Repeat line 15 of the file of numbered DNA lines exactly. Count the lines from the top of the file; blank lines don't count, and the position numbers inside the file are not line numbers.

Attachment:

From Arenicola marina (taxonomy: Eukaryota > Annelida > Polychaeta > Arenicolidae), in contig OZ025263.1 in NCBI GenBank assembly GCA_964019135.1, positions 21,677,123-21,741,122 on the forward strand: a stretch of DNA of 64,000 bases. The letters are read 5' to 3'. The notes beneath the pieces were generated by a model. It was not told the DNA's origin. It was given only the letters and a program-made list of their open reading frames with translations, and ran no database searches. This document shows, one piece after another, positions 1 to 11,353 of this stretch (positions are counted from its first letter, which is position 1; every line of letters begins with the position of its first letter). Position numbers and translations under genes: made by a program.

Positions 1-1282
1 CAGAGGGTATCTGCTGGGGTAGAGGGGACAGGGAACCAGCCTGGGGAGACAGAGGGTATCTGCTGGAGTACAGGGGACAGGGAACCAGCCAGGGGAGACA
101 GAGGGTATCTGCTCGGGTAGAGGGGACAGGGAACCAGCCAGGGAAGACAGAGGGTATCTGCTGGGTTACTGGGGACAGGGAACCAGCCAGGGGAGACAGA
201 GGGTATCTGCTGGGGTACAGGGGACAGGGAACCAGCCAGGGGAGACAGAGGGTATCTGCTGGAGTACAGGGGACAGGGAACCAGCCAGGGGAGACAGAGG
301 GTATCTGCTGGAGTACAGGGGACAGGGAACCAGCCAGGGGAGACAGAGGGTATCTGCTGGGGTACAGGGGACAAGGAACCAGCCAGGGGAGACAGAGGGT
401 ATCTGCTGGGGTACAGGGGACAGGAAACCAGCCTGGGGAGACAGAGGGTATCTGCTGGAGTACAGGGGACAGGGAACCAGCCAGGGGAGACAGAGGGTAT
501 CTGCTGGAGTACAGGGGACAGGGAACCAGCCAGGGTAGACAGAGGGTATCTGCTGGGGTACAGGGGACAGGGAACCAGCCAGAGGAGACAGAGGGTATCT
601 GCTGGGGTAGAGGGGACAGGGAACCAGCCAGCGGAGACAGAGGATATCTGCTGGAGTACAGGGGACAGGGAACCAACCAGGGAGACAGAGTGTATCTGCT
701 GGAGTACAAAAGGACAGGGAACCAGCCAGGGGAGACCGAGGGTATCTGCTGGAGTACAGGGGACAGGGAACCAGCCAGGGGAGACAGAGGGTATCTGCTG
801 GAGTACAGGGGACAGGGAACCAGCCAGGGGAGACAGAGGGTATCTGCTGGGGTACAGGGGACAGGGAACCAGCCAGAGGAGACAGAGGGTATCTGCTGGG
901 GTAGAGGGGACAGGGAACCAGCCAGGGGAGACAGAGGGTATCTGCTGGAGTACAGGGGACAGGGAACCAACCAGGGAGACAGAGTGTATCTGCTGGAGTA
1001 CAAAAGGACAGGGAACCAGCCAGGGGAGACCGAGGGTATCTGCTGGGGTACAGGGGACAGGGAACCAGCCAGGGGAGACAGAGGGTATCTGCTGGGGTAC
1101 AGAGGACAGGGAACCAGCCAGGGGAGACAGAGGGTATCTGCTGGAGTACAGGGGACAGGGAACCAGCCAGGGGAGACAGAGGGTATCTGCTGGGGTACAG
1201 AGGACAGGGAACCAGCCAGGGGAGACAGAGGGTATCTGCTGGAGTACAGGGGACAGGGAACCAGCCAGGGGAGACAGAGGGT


1201 AGGACAGGGAACCAGCCAGGGGAGACAGAGGGTATCTGCTGGAGTACAGGGGACAGGGAACCAGCCAGGGGAGACAGAGGGT